Why prefer != over <> for Python 3.0?
danb_83 at yahoo.com
Sun Mar 30 19:38:01 CEST 2008
On Mar 30, 5:40 am, Torsten Bronger <bron... at physik.rwth-aachen.de>
> Bjoern Schliessmann writes:
> > Lie wrote:
> >> Ah yes, that is also used (I completely forgot about that one, my
> >> math's aren't that sharp anymore) and I think it's used more
> >> frequently than ><.
> > Where did you read that (I mean, which country)? I've never seen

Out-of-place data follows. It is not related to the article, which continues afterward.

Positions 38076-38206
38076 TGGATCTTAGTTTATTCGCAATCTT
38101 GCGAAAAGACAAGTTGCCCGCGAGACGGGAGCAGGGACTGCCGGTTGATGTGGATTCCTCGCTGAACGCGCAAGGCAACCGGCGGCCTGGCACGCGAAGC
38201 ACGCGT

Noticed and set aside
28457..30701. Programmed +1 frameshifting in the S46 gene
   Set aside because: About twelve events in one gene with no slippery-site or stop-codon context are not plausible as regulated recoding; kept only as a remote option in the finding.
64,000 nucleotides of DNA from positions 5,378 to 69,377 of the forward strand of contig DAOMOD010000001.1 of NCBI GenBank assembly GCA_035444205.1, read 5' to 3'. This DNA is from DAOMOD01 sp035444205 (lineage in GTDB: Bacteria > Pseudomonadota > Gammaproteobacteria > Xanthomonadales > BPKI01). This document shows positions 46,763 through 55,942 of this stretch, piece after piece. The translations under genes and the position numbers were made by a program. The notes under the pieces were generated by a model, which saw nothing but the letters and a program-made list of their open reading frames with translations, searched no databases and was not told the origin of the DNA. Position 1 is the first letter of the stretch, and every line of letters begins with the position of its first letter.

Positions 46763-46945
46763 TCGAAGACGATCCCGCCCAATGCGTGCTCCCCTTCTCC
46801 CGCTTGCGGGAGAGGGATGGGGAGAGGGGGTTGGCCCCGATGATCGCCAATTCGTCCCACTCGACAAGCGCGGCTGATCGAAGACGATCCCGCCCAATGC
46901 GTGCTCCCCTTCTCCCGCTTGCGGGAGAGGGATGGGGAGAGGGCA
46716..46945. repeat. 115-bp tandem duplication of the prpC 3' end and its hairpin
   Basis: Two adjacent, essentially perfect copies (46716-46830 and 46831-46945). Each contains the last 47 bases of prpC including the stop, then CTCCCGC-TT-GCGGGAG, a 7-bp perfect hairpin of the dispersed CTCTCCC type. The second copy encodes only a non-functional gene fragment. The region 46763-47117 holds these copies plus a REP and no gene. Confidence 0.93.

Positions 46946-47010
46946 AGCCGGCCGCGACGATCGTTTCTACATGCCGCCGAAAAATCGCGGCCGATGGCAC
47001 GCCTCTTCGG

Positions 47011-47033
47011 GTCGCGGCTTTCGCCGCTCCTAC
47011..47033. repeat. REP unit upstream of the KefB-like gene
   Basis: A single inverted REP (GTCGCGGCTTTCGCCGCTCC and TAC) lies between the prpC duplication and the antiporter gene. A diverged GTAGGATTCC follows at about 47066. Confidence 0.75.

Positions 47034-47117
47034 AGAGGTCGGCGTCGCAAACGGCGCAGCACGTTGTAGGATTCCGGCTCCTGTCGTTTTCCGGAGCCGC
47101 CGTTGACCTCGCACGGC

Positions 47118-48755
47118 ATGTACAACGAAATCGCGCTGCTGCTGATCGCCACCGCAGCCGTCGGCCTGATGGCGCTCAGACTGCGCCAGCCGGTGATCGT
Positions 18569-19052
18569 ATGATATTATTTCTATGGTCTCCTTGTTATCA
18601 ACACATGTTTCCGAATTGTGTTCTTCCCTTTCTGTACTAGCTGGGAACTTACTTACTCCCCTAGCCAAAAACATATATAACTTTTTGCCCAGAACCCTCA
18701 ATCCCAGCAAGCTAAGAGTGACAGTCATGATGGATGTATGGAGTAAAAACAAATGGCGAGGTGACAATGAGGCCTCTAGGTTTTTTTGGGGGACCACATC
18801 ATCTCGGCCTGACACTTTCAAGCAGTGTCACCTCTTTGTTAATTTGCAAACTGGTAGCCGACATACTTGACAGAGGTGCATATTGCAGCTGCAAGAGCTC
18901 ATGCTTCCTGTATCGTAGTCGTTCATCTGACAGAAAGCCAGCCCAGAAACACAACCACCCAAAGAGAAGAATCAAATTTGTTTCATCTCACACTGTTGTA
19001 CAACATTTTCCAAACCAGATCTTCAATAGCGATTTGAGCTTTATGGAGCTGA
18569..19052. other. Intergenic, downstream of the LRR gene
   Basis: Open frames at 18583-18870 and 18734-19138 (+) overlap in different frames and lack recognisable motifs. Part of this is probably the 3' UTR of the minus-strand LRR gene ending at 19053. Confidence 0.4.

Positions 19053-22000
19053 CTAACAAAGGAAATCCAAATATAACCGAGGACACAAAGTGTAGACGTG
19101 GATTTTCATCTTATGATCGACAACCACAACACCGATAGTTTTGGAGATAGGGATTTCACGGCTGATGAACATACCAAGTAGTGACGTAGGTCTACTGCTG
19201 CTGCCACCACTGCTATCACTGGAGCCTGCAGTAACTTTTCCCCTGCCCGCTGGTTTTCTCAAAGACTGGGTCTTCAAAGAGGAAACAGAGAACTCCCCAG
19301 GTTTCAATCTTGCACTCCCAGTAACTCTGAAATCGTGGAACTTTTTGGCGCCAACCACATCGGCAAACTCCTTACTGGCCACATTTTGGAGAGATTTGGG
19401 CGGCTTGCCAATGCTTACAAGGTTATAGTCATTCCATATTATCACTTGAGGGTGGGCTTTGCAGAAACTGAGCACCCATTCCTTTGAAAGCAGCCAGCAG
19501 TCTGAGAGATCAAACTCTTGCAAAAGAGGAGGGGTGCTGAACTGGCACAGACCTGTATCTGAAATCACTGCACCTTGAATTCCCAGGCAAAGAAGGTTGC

> > this sign in any german or english book on
> > mathematics/physics/engineering I saw.
> Maybe he means "≷".
> >> but my argument was that no math book use != or <> (except in
> >> math for programmers).
> > That's true. Personally, I don't ever use "a!=b" in favor of "not
> > a==b".
> As a side note, I've always found == rather ugly. I'd prefer to
> have = for both purposes.
The earliest versions of Python *did* use = for both purposes.
> The constructs that wouldn't work anymore
> are rare as far as I can see (and possibly there are even
The construct a = b == c could be rewritten as a = (b = c).
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